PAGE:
As the former Cattle Council chief executive, Meat and Livestock Australia/Livecorp livestock export manager and US United Egg Producers senior vice president, he’s dealt with the infamous live export suspension and the avian influenza crisis — the US single biggest animal disease emergency.
This isn’t his first rodeo.
And although it has been a while since he worked in dairy — his first job out of university was with the NSW Dairyfarmers Association pre-deregulation — he understands the challenges, opportunities and risks.
“I’d always had in the back of my mind if there was an opportunity to get back into the dairy industry I would grab it,” Mr Inall said.
“I like the connection with (the Australian Dairy Industry Council), I like the fact there is a formal structure that allows for the producer sector and processing sector to sit around the table and find those areas where they can agree and help move the industry forward,” he said.
Mr Inall said this structure allowed for relationship building, something he describes as a “seatbelt” in times of crisis. “I was working at the Cattle Council during the live export shutdown. Having those relationships and being able to talk to different people through the supply chain, knowing who was involved having built some rapport with those people is just critical.”
Although he spent the past five years in the US, Mr Inall knows times have been challenging for Australian dairy. He wouldn’t be drawn on how the dairy crisis had been handled, but said there “is some disgruntled people in the industry, I need to say that for what it is, but I do believe there is some green shoots coming out.”
Modernising ADF, “hitting the refresh button”, is his aim and he wants an organisation that is “nimble” which can “grab those big issues (such as) energy prices) … build strategic alliances with other like-minded industries that operate in Canberra.”
Spending more time in Canberra lobbying with a united voice is a priority. “At the moment the dairy industry is not as visible in Canberra as it needs to be, ” he said. ADF only has 281 direct members but Mr Inall felt the state lobby groups were all on board.
“The bottom line is politicians just want to hear one united voice coming forward,” he said. “Where it falls over is if there’s a multitude of messages going there, an opportunity for politicians to cherrypick what suits their agenda.”
“WHAT I learnt in the US and I think it’s a bit of American culture as well … they don’t sweat the small stuff,” he said. “American agricultural lobby groups, they have an objective in mind they want to achieve and they just bulldoze to that point. They really don’t get caught up too much in ongoing discussions and overdoing committee work. I’m going to do what I can to help with the culture of ‘let’s not sweat the small stuff, let’s set a plan and deliver on it.”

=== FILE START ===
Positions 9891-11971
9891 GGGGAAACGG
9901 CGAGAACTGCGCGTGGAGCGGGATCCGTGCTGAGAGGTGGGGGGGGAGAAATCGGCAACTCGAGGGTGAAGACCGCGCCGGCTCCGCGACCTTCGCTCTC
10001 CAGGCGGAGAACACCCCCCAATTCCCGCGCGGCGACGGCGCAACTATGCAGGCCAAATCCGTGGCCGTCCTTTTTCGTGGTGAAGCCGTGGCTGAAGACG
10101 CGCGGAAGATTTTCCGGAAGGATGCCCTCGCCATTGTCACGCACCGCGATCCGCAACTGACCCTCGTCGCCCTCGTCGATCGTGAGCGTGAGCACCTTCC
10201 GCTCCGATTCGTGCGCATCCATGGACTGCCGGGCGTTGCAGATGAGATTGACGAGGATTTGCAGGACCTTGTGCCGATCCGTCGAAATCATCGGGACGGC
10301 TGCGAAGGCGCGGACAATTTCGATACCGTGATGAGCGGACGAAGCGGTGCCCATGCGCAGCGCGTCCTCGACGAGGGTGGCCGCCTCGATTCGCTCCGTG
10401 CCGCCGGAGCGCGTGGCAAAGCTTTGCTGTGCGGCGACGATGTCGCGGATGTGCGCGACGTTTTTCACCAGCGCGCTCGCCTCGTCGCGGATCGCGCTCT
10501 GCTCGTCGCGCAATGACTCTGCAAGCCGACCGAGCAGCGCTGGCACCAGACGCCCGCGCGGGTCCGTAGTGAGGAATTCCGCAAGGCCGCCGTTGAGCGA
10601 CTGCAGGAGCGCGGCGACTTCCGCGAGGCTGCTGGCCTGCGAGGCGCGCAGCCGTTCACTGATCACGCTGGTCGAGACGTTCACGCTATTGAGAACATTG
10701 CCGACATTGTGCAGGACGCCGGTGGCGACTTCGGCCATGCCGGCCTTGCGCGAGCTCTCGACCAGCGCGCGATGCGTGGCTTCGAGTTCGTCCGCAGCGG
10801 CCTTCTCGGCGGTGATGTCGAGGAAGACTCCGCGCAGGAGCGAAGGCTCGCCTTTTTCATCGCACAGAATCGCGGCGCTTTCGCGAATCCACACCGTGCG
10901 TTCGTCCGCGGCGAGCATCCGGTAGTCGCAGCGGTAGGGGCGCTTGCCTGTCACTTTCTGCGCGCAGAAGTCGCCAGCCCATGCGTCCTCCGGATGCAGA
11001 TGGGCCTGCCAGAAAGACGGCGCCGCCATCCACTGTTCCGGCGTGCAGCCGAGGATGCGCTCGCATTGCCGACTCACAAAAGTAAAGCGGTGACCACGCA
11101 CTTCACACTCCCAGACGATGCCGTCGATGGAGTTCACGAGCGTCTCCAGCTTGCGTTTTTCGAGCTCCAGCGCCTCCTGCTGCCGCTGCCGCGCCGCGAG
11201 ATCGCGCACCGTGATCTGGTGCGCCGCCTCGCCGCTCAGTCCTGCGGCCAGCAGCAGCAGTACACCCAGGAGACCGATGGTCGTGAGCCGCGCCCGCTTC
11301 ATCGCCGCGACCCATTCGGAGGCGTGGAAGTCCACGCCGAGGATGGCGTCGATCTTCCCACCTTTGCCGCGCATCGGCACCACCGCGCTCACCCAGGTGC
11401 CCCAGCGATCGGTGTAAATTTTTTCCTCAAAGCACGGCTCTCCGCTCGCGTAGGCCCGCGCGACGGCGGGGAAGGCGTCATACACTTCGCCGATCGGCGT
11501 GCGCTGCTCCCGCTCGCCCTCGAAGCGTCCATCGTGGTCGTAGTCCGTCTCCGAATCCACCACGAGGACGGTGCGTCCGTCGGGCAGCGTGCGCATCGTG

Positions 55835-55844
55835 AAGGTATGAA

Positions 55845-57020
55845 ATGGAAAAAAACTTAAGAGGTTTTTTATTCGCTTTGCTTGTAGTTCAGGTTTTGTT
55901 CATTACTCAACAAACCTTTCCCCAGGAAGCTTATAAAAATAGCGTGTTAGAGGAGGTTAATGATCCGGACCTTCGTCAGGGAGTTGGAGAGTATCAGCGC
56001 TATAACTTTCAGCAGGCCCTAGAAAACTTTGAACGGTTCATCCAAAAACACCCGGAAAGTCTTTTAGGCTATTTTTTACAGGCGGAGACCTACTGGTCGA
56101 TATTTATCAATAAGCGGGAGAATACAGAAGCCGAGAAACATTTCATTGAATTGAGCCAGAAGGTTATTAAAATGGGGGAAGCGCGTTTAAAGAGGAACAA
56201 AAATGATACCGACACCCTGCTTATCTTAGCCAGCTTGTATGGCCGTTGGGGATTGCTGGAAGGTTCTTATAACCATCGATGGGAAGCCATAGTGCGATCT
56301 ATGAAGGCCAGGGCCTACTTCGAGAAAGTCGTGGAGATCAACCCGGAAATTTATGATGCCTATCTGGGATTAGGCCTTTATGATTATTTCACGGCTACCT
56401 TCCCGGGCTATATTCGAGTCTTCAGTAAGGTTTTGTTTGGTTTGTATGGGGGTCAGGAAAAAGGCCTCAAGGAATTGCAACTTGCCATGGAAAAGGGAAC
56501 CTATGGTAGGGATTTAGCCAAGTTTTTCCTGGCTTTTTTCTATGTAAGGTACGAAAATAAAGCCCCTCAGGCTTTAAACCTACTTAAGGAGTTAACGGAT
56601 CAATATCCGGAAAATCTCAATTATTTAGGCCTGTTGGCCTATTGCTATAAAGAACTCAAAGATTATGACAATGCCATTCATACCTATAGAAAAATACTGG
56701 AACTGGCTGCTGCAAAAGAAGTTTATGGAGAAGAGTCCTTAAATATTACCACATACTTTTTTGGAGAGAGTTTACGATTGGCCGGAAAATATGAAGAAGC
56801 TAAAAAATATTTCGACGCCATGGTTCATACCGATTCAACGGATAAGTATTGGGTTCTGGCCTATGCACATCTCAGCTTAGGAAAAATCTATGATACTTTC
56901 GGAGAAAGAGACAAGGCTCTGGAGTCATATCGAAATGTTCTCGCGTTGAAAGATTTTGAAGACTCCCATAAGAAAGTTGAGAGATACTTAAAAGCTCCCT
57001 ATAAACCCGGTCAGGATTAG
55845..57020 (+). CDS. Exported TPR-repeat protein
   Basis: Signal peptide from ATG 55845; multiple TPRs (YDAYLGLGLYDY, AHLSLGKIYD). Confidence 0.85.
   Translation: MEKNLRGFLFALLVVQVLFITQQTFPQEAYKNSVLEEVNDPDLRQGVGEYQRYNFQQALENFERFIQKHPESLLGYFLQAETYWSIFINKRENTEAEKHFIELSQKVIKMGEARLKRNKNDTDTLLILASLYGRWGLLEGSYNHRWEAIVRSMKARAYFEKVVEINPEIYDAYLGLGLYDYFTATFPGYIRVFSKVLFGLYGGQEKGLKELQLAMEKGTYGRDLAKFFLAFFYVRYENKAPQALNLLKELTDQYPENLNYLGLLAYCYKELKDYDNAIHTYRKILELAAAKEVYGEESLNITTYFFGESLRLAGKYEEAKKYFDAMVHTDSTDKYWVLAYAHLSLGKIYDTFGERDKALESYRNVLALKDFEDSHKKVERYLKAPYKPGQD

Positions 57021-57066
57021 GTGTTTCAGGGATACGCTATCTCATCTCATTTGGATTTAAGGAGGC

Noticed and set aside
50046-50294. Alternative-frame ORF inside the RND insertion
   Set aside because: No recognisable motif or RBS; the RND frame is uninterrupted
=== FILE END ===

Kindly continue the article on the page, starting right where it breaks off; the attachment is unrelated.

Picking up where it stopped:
Setting policy fast — a requirement of the egg industry — is something Mr Inall hopes to bring to dairy. With only 150 commercial-size egg farmers in the US, compared to more than 6000 dairy farmers in Australia, he said there would obviously be some challenges but he didn’t want to lose focus of the end goal.
Drawing on experience from the live export crisis and the avian influenza disaster, Mr Inall said remaining calm, using a stepwise approach and partnerships were key.
In both of the crises there was “minute-by-minute” communication with membership and this was possible due to the respect built with members, he said. “(With) avian influenza we had daily conference calls with the membership with 300 lines open and 10 people sitting around each line. Maybe 3000 people on teleconferences and lots of our members going through depopulation of their birds. They were coming on even knowing thousands of people were listening, and openly and willingly sharing their experience to help others.”
ASKED about the rise of Farmer Power in Western Victoria, Mr Inall said the scrutiny was good and kept the “organisation pressure tested.”
“Throughout my career I’ve been involved in industries, different groups emerged feel the national body isn’t representing their views,” he said. “I think they are mostly well meaning and I think usually their membership are hard working people who maybe have a different way of going about it … I will happily talk to anybody in the industry.”
ADF took on $1.125 million from processors over three years when it restructured in 2012. “We view that as a fee for service, in working with our ADIC partners in delivering that service on behalf of the wider industry. Do we need to do a better job in explaining what that money is about? I’ll say yes. I can assure you the way we operate here is there is no compromise the way we deliver value for farmers.”
ADF is celebrating 75 years and Mr Inall said “one dairy one voice” was a key theme. ADF is reviewing its constitution led by president Terry Richardson, “a springboard into a discussion around what the best structure is for ADF”. A strategic plan out to 2020 is also taking shape. ADF will review the findings of the Victorian dairy advocacy review team report, incorporating any relevant national learnings. But the immediate challenge is to deliver value for members. Mr Inall said there was a “fantastic body of work” on animal health, welfare, trade, market access and labour that could be leveraged. He said Australia possibly had one of the world’s best dairy sustainability frameworks and this as well as dairy’s nutritional qualities, and animal welfare standards were opportunities for the industry to promote its virtues.
Source: The Weekly Times